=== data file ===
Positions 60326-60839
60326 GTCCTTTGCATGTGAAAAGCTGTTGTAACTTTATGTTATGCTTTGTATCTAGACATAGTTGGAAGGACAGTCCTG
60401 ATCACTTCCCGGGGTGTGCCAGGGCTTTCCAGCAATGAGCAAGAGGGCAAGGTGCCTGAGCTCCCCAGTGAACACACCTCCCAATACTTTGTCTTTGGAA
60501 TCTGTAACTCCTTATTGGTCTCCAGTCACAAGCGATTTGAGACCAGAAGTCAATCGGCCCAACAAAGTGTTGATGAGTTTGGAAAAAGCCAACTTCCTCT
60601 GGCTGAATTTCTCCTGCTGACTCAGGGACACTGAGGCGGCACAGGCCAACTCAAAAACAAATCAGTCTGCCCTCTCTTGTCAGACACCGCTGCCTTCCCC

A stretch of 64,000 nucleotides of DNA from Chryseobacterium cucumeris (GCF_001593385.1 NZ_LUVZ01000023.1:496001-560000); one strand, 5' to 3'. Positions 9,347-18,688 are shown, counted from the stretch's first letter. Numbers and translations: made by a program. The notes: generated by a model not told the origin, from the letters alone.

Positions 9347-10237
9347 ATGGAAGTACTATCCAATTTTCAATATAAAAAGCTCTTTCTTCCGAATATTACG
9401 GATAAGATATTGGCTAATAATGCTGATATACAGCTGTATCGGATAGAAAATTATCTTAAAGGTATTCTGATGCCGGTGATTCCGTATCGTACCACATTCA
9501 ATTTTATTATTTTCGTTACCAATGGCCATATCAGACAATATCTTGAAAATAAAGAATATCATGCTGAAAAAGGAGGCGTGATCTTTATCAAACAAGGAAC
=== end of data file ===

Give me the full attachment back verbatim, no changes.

Positions 60326-60839
60326 GTCCTTTGCATGTGAAAAGCTGTTGTAACTTTATGTTATGCTTTGTATCTAGACATAGTTGGAAGGACAGTCCTG
60401 ATCACTTCCCGGGGTGTGCCAGGGCTTTCCAGCAATGAGCAAGAGGGCAAGGTGCCTGAGCTCCCCAGTGAACACACCTCCCAATACTTTGTCTTTGGAA
60501 TCTGTAACTCCTTATTGGTCTCCAGTCACAAGCGATTTGAGACCAGAAGTCAATCGGCCCAACAAAGTGTTGATGAGTTTGGAAAAAGCCAACTTCCTCT
60601 GGCTGAATTTCTCCTGCTGACTCAGGGACACTGAGGCGGCACAGGCCAACTCAAAAACAAATCAGTCTGCCCTCTCTTGTCAGACACCGCTGCCTTCCCC

A stretch of 64,000 nucleotides of DNA from Chryseobacterium cucumeris (GCF_001593385.1 NZ_LUVZ01000023.1:496001-560000); one strand, 5' to 3'. Positions 9,347-18,688 are shown, counted from the stretch's first letter. Numbers and translations: made by a program. The notes: generated by a model not told the origin, from the letters alone.

Positions 9347-10237
9347 ATGGAAGTACTATCCAATTTTCAATATAAAAAGCTCTTTCTTCCGAATATTACG
9401 GATAAGATATTGGCTAATAATGCTGATATACAGCTGTATCGGATAGAAAATTATCTTAAAGGTATTCTGATGCCGGTGATTCCGTATCGTACCACATTCA
9501 ATTTTATTATTTTCGTTACCAATGGCCATATCAGACAATATCTTGAAAATAAAGAATATCATGCTGAAAAAGGAGGCGTGATCTTTATCAAACAAGGAAC